The Consumer Financial Protection Bureau said regulators should do more to stop older Americans from being confused by the scores of “senior designations” that financial advisers use.
The government agency said increased enforcement of state or federal rules that prohibit anyone from taking advantage of seniors could help. Additionally, the Securities and Exchange Commission should consider setting up a centralized tool for investors to verify an adviser's designations and a place for seniors to submit related complaints, according to the report, which was released today.
There are more than 50 senior designations used today to claim specialized knowledge in helping older Americans with retirement, as well as a variety of products, including annuities and long-term-care insurance, and it's impossible for seniors to distinguish which really mean something.
Adding to the confusion is the fact that advisers with those designations are overseen by different state and federal regulators, so a senior seeking to complain would find it hard to even know whom to tell, the report said.
“When it comes to these specialty titles, they are anything but transparent,” Hubert “Skip” Humphrey, assistant director of the Office for Older Americans, said in a CFPB blog post today, the day the report was released. “In fact, we found that many consumers don't understand basic differences between brokers, investment advisers, insurance agents, and financial planners — let alone the 50-plus senior designations that many of those financial advisers add to their titles.”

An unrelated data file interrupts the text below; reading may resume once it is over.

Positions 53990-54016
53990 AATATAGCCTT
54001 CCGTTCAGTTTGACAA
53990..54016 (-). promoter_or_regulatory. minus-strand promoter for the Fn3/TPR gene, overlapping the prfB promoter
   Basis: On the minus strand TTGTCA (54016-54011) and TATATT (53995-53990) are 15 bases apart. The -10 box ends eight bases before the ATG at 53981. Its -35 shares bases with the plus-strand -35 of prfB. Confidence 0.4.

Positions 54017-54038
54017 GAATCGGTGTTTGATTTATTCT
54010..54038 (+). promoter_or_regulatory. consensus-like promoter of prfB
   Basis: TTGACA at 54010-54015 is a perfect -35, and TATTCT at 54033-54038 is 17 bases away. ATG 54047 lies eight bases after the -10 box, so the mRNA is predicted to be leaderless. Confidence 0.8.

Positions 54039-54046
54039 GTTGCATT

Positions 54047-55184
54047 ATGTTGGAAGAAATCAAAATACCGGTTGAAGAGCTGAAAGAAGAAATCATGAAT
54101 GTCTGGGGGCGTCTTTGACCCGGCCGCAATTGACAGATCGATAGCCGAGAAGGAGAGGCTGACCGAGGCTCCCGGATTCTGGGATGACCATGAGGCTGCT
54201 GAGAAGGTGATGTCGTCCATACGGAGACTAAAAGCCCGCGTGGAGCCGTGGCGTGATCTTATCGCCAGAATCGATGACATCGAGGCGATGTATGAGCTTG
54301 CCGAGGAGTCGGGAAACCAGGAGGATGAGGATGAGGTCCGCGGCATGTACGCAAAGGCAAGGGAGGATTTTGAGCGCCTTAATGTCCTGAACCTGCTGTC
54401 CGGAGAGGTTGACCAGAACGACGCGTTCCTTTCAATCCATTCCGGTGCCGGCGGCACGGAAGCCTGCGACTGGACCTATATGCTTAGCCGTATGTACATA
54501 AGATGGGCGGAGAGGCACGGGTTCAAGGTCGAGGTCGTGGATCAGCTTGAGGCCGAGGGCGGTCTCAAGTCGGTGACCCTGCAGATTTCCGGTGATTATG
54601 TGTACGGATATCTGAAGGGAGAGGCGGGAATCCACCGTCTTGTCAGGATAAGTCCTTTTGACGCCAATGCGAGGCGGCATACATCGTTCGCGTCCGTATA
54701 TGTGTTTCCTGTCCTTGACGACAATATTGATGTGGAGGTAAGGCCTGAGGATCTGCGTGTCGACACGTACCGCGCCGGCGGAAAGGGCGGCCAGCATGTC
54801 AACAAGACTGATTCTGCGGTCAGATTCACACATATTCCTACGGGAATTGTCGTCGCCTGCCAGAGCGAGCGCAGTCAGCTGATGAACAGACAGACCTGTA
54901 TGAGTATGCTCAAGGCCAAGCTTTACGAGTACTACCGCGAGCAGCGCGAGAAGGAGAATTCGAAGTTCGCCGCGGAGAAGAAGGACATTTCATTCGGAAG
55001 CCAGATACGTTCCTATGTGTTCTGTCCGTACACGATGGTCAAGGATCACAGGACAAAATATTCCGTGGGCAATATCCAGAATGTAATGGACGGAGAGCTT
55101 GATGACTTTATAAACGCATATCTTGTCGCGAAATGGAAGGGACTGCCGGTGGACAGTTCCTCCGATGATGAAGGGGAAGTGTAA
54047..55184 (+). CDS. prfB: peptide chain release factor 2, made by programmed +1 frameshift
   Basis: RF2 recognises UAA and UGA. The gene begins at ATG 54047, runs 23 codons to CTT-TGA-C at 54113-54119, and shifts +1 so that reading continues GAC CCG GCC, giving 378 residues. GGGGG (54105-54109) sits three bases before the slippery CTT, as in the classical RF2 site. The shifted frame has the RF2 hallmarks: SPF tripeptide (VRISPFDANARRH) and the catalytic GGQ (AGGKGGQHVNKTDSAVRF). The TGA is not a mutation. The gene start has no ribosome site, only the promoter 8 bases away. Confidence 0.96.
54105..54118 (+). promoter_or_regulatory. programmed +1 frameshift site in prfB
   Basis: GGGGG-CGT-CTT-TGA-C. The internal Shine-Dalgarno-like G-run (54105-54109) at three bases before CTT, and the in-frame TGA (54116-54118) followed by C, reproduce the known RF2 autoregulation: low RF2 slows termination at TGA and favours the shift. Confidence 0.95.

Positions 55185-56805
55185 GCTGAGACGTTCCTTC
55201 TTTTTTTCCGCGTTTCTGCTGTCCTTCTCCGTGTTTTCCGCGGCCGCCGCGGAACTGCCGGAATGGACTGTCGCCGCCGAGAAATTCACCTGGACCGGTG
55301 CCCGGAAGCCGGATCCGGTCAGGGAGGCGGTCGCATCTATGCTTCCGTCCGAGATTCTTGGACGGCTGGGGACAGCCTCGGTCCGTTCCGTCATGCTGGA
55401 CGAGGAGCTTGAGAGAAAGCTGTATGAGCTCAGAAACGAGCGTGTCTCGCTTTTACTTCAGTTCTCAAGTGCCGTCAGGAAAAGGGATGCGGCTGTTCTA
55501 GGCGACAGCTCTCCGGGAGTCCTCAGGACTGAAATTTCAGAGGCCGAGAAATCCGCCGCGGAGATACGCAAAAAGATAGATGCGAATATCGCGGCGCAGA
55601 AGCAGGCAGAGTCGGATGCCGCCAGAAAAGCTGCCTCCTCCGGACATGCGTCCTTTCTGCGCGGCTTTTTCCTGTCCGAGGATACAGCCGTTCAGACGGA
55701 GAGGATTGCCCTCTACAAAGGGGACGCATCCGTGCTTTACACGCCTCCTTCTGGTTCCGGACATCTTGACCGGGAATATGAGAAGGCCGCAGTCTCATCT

Seniors also would be better protected if those with senior designations had to be specifically trained and be required to follow strict standards of conduct, according to the report, which was required by the Dodd-Frank financial reform measure.
The Certified Financial Planner Board of Standards Inc., which issues the CFP designation, supports the bureau's recommendations and believes that seniors need help understanding the alphabet soup of credentials.
“These recommendations mark an important step toward addressing the proliferation of designations, certifications and titles used to mislead, confuse and deceive America's seniors,” said Kevin Keller, the CFP Board's chief executive.
The CFP Board recommended in a letter to the CFPB that the Office of Older Americans create a rating system for certifications and designations aimed at providing financial services to seniors.
The CFPB isn't the only regulator worried that older Americans need more help evaluating financial professionals, as well as products.
Last week, Financial Industry Regulatory Authority Inc. officials said the self-regulator of the brokerage industry is gathering data from firms regarding the products they market to seniors, the percentage of revenue they derive from those sales and the designations they are using to market themselves to older Americans.
The increasing sophistication of financial products, combined with longer life expectancy, is creating an environment in which fraud can thrive, experts said.